National Hockey League
Fired-up Parise buoys Devils' dream
National Hockey League

Fired-up Parise buoys Devils' dream

Published Jun. 9, 2012 1:00 a.m. ET

When Peter DeBoer had finished tossing verbal bouquets toward his captain, Zach Parise, the New Jersey Devils coach had an odd request for the assembled media at the Prudential Center.

“I think you guys just [ticked] him off,” DeBoer said. “Keep doing it.”

Parise’s tour de force performance in the Devils’ 2-1 win over the Los Angeles Kings in Game 5 Saturday night is among the primary reasons the Eastern Conference champions and Western Conference champions are heading back to Southern California for Monday night's Game 6 of the Stanley Cup Final.

New Jersey now trails the Kings in the best-of-seven series three games to two — but the Devils have the momentum after consecutive stay-alive wins.


Saturday, Parise scored a goal, had four shot attempts and blocked a shot in 19:50, spanning 26 shifts. He also was credited with a takeaway.

“We knew he was going to come out with his best game and he did tonight,” teammate Travis Zajac said. “He was all over the ice tonight, and obviously he gets us going on the power play.”

Parise scored the game-opening goal 12:45 into the first after Kings goalie Jonathan Quick proved that he was not the reincarnation of Jacques Plante. The Devils’ captain pounced on a loose puck behind the Kings net after Quick whiffed on a clearing pass. In one motion, Parise whirled toward the empty cage and tucked the puck into the net.

Just like that, the Devils had a 1-0 lead.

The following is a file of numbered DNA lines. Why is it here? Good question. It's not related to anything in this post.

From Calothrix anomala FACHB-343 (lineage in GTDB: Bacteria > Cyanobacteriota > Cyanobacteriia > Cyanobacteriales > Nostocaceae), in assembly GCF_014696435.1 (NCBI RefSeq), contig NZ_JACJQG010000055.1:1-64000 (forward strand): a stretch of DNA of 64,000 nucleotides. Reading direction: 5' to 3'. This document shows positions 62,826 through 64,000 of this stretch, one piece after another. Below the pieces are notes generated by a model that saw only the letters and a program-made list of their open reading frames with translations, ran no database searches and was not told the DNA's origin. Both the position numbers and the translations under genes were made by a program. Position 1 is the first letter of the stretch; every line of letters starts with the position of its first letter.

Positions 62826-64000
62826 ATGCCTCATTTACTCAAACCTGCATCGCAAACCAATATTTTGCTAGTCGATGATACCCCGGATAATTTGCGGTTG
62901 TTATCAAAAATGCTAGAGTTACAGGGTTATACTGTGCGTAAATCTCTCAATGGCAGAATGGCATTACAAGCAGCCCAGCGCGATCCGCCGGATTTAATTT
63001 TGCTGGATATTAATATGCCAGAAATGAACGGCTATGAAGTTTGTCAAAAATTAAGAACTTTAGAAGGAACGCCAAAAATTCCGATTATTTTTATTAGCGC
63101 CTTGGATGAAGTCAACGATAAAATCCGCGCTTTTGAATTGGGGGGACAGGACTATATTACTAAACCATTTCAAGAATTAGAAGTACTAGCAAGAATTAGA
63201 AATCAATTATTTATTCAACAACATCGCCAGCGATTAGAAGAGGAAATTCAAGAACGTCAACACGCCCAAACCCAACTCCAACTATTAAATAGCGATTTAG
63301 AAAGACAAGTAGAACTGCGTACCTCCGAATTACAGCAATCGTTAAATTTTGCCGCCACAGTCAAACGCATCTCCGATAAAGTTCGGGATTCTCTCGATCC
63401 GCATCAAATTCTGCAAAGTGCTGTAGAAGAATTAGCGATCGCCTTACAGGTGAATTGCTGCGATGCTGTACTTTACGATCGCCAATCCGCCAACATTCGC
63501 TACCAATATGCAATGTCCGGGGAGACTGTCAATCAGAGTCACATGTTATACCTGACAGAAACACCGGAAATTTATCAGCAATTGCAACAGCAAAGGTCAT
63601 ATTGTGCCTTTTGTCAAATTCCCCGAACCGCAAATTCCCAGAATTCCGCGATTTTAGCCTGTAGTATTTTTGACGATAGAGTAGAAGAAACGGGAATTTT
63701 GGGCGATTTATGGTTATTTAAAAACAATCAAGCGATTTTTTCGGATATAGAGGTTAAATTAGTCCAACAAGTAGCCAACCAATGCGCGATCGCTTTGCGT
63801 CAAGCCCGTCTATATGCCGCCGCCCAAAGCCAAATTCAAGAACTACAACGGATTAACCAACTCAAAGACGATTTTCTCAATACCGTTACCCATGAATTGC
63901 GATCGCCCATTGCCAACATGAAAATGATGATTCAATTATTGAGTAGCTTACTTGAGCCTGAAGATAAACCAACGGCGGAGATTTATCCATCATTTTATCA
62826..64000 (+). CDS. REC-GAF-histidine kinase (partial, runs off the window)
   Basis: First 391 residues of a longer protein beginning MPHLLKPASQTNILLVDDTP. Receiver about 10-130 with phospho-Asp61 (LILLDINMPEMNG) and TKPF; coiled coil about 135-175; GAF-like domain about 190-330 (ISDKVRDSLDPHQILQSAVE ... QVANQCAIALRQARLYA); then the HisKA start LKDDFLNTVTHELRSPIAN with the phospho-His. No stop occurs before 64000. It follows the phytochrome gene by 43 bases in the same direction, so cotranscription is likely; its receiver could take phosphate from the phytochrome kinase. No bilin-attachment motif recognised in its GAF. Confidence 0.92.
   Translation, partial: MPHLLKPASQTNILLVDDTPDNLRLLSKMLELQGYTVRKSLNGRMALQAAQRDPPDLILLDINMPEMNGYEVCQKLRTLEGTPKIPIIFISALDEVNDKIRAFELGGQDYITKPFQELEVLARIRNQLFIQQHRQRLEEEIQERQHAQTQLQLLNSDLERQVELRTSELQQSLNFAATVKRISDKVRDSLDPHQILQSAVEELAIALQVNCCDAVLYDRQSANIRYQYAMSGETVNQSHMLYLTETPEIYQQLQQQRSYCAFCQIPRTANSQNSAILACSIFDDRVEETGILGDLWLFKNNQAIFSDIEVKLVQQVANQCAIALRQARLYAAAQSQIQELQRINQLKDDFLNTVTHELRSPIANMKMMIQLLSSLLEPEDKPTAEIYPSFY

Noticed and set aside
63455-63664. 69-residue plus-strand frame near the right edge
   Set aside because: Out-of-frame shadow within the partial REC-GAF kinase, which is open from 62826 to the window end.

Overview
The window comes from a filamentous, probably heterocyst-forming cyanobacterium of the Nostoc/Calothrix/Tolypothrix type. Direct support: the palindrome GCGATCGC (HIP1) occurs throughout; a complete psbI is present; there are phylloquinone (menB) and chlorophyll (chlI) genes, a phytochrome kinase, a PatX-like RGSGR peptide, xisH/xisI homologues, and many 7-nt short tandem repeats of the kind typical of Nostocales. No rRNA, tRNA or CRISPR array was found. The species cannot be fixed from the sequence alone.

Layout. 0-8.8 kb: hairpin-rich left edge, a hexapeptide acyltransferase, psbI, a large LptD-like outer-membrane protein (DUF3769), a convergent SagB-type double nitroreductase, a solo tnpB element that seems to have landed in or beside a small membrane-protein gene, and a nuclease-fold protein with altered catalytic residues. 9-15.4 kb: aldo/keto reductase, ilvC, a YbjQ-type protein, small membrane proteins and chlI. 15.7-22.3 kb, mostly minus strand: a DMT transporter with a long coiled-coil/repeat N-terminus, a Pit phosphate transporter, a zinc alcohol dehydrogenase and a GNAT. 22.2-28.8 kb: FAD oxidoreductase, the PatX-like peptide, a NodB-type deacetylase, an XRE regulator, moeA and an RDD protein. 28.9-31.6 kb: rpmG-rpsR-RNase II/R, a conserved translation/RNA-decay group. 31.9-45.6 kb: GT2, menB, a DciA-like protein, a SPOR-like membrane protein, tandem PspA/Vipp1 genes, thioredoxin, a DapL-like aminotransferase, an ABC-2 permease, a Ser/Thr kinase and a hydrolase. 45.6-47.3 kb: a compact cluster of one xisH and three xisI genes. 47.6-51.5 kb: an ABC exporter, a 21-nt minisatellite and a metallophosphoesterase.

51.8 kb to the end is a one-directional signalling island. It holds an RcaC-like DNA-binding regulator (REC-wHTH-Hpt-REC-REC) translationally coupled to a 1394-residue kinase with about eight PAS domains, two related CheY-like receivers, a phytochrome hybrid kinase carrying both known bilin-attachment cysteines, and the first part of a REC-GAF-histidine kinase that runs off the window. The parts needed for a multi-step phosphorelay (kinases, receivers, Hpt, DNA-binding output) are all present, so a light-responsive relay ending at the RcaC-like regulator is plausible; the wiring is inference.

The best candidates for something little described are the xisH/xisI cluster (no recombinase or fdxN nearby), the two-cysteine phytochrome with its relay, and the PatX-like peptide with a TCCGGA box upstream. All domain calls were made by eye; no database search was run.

“Our best players were our best players tonight — [goalie Martin] Brodeur and Parise, [Ilya] Kovalchuk — that’s key this time of year,” DeBoer said. “I go into every game expecting Zach to do something big. He’s that type of player.”

Parise’s goal was the Devils’ first in 16 power-play opportunities in the series. New Jersey finished 1-for-2 with the man advantage and is 1-for-17 in the series.

“I made a not-so-great pass across the ice,” Parise said in a bit of self-deprecation. “I wasn’t looking. Just saw Quick go out of the net [and] just went on the normal forecheck route that I’ve gone on a thousand times this year. He just happened to misplay it and put it on my stick. You [have] got to get lucky sometimes.”

Parise, along with linemates Zajac and Kovalchuk, had borne the brunt of criticism for the Devils’ 1-3 hole, as they had just one goal between the three of them on 28 shots over the first four games.

Parise, in particular, was targeted by media for non-performance in the Final following a regular season in which he finished with 31 goals and 69 points.

Yet distilling Parise’s playoffs to just the final round betrays a lack of forethought. He is tied with four players — Kovalchuk; the Philadelphia Flyers tandem of Danny Briere and Claude Giroux, and the Kings’ Anze Kopitar — for the most goals scored in the playoffs. Parise’s 15 points tie him with New York Rangers center Brad Richards for third most in the playoffs.

Kovalchuk and Kopitar are tied for the league lead with 19 points. Giroux and Kings right wing Dustin Brown are second with 17 points each.

“I understand you guys have a job to do, no disrespect, [but] I don’t read or listen to what you have to say,” Parise said of the media. “That doesn’t bother me one way or another. I understand it comes with the territory; where we are [and] what’s expected of certain players.

“Like I said [previously], I thought we were playing fine. If we kept working hard in getting those [scoring opportunities] ... the puck would go in for us. Hopefully it will keep going in. We’re working hard. We’re trying hard. Hopefully we can keep putting some pucks in.”

And if Parise is angry, so much the better for DeBoer and the Devils.

You can follow Denis Gorman on Twitter @DenisGorman


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